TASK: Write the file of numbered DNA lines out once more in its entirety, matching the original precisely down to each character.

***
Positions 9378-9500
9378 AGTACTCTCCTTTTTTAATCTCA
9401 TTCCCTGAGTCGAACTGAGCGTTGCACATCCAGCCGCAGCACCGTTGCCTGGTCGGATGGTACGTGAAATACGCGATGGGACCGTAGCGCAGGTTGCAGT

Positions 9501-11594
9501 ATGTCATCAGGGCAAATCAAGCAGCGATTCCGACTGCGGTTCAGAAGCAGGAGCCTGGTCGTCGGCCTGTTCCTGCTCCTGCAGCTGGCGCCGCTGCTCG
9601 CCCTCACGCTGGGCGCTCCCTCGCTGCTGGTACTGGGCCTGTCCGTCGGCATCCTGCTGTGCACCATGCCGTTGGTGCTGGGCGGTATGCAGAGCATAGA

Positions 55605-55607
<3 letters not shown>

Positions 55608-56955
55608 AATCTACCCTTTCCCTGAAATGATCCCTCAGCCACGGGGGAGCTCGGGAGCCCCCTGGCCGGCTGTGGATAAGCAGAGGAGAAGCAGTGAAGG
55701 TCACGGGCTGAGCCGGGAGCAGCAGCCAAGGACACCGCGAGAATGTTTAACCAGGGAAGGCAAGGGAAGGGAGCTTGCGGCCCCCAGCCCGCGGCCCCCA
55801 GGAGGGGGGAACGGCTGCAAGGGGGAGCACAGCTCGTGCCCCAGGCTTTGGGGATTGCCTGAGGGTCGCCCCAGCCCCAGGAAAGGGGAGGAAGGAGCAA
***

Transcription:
Positions 9378-9500
9378 AGTACTCTCCTTTTTTAATCTCA
9401 TTCCCTGAGTCGAACTGAGCGTTGCACATCCAGCCGCAGCACCGTTGCCTGGTCGGATGGTACGTGAAATACGCGATGGGACCGTAGCGCAGGTTGCAGT

Positions 9501-11594
9501 ATGTCATCAGGGCAAATCAAGCAGCGATTCCGACTGCGGTTCAGAAGCAGGAGCCTGGTCGTCGGCCTGTTCCTGCTCCTGCAGCTGGCGCCGCTGCTCG
9601 CCCTCACGCTGGGCGCTCCCTCGCTGCTGGTACTGGGCCTGTCCGTCGGCATCCTGCTGTGCACCATGCCGTTGGTGCTGGGCGGTATGCAGAGCATAGA

Positions 55605-55607
<3 letters not shown>

Positions 55608-56955
55608 AATCTACCCTTTCCCTGAAATGATCCCTCAGCCACGGGGGAGCTCGGGAGCCCCCTGGCCGGCTGTGGATAAGCAGAGGAGAAGCAGTGAAGG
55701 TCACGGGCTGAGCCGGGAGCAGCAGCCAAGGACACCGCGAGAATGTTTAACCAGGGAAGGCAAGGGAAGGGAGCTTGCGGCCCCCAGCCCGCGGCCCCCA
55801 GGAGGGGGGAACGGCTGCAAGGGGGAGCACAGCTCGTGCCCCAGGCTTTGGGGATTGCCTGAGGGTCGCCCCAGCCCCAGGAAAGGGGAGGAAGGAGCAA